March 3, 2010: New York Governor David Paterson faces charges that he broke state law by soliciting and receiving free tickets to the opening game of the 2009 World Series last year, and then lying about it. The allegations follow revelations that Paterson may have thrown his weight around to help an aide accused of domestic abuse. But it doesn’t end there: Paterson is also being investigated in connection to a contract to transform a Queens horse track into a “racino” that may have been improperly awarded.
Paterson’s legal troubles are just the tip of New York corruption iceberg…
February 26, 2010: A House ethics panel report concludes that Rep. Charles Rangel’s (D-NY) staff knew two Caribbean junkets were paid for by corporations, a violation of House rules. Though Rangel argues in a presser that “members of Congress should not be held responsible for what could be the wrongdoing or mistakes or errors of staff,” the panel also finds that he was “responsible for the knowledge and actions of his staff in the performance of their official duties.”
February 26, 2010: Former Rep. John Sweeney (R-NY) receives for drunk driving a 30-day prison sentence, a court-ordered alcohol monitoring device, some community service and a fine to boot. Sweeney, a former Republican state congressman, was pulled over in April for going 59 mph in a 40-mph zone and refused to take a Breathalyzer test.This isn’t the first time Sweeney’s been caught inappropriately hitting the hooch. In April 2006, Sweeney was photographed boozing it up at a local fraternity party (pictured here).
February 18, 2010: Bernard Kerik, former New York Police Commissioner, is sentenced to four years in prison for lying during his vetting to be Secretary of Homeland Security, and for tax fraud charges arising in part from renovations on his apartment paid for by a company looking for a city license. Kerik was once, notably, well tied to former New York City mayor Rudy Giuliani (also pictured), serving as his personal bodyguard and eventually winning a few posts in Giuliani’s mayoral administration. Rudy was also supportive of Kerik’s Homeland Security nomination.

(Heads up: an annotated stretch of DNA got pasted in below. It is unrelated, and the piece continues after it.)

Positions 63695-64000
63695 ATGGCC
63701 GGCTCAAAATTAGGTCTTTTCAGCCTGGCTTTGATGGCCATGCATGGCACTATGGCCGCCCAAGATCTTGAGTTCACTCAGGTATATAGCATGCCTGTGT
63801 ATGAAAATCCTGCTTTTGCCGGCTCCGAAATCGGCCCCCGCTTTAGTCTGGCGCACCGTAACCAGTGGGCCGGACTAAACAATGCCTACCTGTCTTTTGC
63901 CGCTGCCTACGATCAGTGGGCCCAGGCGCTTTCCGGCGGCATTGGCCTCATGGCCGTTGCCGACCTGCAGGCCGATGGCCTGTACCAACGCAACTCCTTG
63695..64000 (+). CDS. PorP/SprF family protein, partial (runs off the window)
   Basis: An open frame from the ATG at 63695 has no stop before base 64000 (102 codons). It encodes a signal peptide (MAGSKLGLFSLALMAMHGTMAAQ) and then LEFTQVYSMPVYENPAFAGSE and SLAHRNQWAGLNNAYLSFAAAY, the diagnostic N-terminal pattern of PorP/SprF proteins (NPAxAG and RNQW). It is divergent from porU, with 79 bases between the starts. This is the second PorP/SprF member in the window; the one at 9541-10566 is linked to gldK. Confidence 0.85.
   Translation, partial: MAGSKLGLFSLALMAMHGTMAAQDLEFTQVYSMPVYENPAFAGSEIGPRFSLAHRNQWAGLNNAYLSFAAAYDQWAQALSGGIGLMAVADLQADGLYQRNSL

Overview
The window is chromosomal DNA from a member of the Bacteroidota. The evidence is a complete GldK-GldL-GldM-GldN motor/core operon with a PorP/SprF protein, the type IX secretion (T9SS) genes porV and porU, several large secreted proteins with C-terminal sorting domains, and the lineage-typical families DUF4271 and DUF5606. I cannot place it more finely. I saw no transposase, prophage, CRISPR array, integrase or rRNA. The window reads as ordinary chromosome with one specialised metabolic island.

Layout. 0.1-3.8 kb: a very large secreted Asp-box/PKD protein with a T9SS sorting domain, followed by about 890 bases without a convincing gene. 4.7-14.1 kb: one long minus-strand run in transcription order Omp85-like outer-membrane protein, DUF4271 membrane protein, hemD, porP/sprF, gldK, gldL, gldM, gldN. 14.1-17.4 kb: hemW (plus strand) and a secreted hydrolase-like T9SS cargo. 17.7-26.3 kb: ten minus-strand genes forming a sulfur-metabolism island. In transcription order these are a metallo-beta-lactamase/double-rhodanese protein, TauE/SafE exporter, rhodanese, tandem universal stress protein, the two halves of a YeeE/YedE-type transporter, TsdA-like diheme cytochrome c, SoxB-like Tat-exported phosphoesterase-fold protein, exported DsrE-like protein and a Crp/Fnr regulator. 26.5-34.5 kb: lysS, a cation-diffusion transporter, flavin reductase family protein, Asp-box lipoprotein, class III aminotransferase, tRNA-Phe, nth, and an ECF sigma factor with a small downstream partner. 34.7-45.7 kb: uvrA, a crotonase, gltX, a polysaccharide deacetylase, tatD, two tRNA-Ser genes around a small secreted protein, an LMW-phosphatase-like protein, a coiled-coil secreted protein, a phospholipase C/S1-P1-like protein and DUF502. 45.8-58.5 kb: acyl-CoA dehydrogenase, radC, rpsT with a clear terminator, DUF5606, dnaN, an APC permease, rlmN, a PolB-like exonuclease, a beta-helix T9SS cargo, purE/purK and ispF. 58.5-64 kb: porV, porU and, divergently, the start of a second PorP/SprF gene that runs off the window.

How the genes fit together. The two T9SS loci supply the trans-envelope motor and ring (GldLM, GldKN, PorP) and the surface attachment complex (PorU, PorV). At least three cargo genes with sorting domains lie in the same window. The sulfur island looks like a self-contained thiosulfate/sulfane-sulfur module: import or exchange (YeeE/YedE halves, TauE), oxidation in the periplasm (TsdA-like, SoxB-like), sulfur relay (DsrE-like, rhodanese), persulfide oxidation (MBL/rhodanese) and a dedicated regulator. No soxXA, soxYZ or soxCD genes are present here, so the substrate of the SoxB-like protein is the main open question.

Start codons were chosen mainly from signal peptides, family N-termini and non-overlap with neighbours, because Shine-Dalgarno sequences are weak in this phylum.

February 9, 2010: Larry Seabrook, a New York City Councilman from the Bronx, is indicted under 13 counts of corruption for allegedly seeking to launder bribe money associated with a 2006 boiler contract at the new Yankee Stadium. To get the money into his own account, Seabrook apparently, among other things, sought $177 in reimbursement for a soda and bagel sandwich he bought for $7 outside New York’s city hall.
December 29, 2009: Reports surface that Rep. Gregory Meeks (D-NY) enjoyed a tight bond with none other than convicted Ponzi schemer Allen Stanford. Apparently, Stanford asked Meeks to deliver a message to Hugo Chavez on his behalf, requesting that the Venezuelan president open a criminal investigation into a former Stanford employee. According to some sources, Meeks agreed.
December 7, 2009: Former New York State Senate Majority Leader Joe Bruno (R) is convicted on two counts of wire fraud. Bruno was charged with using his office to make money from payments for non-existent consultant work.
Newscom/Richard B. Levine
March 23, 2009: Democratic New York State Senator Hiram Monserrate is indicted on six counts of domestic abuse, including second-degree felony assault and third-degree misdemeanor assault. The police report alleges that Monserrate cut his girlfriend’s face because he thought she was having an affair with a police officer. Amid the allegations, Monserrate takes his seat at the Senate anyway, and soon jumps ship and becomes a Republican. He doesn’t last long as a GOPer either: Monserrate is expelled from the State Senate in February, 2010.
March 10, 2008: It’s revealed that New York Governor Eliot Spitzer is among those caught soliciting high-priced prostitutes. Apparently, an investigation found that Spitzer was “Client 9” on a wiretapped telephone call to a prostitute, a revelation that eventually leads to Spitzer’s resignation.
Fall 2007: Allegations emerge that while serving as New York City Mayor, Rudy Giuliani used taxpayer money to chauffeur his then-mistress around to meet him for trysts. Complete coverage of Giuliani’s “shag mobile,” and an assortment of his other shady dealings, can be found at TPMmuckraker.
December 22, 2006: State Comptroller Alan G. Hevesi steps down from his post and pleads guilty to a felony charge for using state employees as aides to his wife. Hevesi had struck a deal with prosecutors to pay a $5000 fine in exchange for a plea, thus avoiding any prison time.